For example, a lens with an effective focal length of 300mm provides a viewing angle of about 8.15 degrees. When you use one, you fill the sensor with a much smaller portion of the scene. This is why you perceive being closer to your target. By contrast, if you were using an 18mm (76 degree angle) lens the same portion of the scene would occupy a much smaller size frame, making you feel like you are much farther away from the target of your shot.
Lenses are categorized and marketed based upon their focal length. However the really important measure of a lens is the angle of view. The typical photographer’s mind envisions a shot based upon the angle of view, not the focal length. Of course, every viewing angle corresponds to a specific focal length. Speaking of one is like using a synonym for the other. However, having a command of your craft and developing the skill to realize your vision on your final work requires that you understand how these work together.
The chart below demonstrates the relationship between the angle of view and focal length of a lens:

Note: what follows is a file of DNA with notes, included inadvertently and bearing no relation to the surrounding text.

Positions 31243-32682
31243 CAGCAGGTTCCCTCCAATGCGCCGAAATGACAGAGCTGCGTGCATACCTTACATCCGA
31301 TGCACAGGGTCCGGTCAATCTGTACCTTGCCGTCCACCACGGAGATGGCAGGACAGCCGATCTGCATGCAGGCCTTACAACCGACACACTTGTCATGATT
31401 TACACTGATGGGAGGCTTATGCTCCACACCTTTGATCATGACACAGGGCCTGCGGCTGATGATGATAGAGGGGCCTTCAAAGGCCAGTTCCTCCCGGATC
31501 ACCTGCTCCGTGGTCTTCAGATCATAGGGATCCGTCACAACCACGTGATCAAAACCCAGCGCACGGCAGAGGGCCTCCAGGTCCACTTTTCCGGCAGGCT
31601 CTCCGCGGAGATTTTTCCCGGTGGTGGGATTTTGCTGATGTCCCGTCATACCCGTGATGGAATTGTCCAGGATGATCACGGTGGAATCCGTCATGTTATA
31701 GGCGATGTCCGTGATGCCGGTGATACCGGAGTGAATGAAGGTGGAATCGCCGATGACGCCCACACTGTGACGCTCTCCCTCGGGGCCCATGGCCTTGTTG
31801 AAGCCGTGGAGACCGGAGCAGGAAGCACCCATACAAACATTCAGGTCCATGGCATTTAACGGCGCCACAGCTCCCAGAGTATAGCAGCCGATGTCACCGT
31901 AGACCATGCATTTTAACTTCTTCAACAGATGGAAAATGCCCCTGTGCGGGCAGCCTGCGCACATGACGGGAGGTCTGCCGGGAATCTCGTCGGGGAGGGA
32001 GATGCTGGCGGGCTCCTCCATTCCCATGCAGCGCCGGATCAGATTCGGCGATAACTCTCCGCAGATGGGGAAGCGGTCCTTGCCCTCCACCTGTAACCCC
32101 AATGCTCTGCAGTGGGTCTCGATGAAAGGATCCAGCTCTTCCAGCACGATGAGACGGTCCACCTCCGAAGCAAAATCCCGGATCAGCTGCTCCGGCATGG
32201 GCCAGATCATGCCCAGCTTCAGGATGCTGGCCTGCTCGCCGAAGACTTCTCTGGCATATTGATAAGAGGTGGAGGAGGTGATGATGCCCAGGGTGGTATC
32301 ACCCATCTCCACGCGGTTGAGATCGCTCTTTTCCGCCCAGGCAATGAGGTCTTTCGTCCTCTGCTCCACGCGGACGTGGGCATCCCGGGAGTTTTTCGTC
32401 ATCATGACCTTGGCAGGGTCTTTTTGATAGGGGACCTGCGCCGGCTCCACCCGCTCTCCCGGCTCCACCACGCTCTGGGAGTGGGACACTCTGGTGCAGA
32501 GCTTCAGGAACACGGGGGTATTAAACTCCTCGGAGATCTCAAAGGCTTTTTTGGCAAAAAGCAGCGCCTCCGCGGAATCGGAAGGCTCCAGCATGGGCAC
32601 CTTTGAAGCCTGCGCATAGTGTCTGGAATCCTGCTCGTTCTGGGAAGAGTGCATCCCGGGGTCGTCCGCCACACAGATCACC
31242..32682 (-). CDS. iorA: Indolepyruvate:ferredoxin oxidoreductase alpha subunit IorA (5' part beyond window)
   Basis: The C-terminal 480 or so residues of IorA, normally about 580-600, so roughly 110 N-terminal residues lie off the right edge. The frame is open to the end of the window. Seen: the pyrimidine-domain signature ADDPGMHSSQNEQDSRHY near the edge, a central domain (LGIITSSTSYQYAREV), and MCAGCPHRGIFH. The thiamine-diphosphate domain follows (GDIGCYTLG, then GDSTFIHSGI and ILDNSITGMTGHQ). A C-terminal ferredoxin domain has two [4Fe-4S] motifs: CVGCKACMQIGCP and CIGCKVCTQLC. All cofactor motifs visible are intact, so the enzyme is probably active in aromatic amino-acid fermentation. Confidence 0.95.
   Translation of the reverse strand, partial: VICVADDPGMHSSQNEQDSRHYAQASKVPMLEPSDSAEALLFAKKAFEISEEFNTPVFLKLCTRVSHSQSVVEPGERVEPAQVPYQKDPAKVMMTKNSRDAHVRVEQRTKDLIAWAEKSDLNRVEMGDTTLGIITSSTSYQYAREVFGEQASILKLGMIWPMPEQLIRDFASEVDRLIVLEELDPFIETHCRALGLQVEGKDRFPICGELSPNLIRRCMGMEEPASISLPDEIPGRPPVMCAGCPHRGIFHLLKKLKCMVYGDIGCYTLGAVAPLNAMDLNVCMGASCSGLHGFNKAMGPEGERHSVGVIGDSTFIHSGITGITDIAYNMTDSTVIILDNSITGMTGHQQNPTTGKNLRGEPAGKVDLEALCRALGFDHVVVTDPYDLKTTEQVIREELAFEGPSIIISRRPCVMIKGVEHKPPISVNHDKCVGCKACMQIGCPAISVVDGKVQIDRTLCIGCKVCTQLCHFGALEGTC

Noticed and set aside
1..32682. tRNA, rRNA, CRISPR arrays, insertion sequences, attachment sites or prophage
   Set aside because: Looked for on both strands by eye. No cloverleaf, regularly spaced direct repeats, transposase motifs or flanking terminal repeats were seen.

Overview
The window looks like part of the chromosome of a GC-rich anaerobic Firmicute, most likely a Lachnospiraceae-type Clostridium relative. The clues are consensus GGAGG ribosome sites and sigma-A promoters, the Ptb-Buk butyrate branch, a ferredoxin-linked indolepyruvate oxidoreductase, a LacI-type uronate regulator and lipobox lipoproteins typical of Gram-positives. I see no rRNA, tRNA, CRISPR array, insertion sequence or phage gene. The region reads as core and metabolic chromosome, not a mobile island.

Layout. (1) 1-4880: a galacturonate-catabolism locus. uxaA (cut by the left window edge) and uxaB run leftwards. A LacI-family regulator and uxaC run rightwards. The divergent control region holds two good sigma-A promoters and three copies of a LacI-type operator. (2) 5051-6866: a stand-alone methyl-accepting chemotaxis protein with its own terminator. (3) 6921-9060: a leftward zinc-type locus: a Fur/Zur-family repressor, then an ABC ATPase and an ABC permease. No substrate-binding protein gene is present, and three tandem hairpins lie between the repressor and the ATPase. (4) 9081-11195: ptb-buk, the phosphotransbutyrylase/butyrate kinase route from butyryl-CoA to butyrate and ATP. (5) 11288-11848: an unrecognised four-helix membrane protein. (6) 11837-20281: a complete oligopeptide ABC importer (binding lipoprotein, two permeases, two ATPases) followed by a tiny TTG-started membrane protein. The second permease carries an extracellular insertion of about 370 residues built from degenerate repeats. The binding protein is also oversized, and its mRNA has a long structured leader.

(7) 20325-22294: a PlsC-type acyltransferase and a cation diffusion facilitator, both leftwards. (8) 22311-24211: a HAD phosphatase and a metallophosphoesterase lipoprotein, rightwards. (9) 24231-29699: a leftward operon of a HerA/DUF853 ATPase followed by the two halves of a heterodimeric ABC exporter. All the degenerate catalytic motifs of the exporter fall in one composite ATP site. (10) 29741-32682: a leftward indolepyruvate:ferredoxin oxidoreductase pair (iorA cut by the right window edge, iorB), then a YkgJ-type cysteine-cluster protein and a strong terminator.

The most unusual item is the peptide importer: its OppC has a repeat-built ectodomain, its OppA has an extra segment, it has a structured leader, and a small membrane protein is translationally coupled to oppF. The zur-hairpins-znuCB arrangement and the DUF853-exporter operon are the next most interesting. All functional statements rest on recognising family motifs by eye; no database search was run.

Photo Credit: Panasonic
If you want to see how this works in practice but do not have enough lenses to try it yourself, take a look at the lens simulator that Nikon has made available to perform all the tests you want, free of charge.
Classification Of Lenses Via Viewing Angle
Super wide angle: these create a “fisheye” effect and can cover a viewing angle of 180 degrees or more. These are typically in the 8mm to 12mm range.
Wide Angle: Lenses covering a viewing angle of between 110 and 60 degrees, representing an effective focal length of 10mm to about 25mm.
Standard/Medium: Lenses covering a viewing angle of 60 to 25 degrees, representing an effective focal length of 25mm to about 65mm.
Telephoto: Lenses which cover a viewing angle of 25 to 10 degrees, which corresponds to a focal length of 65mm to 160mm.
Super telephoto: Lenses which cover a viewing angle of 10 to 1 degrees, ie, 160mm to 600mm focal length.
Photo Credit: Digital Camera World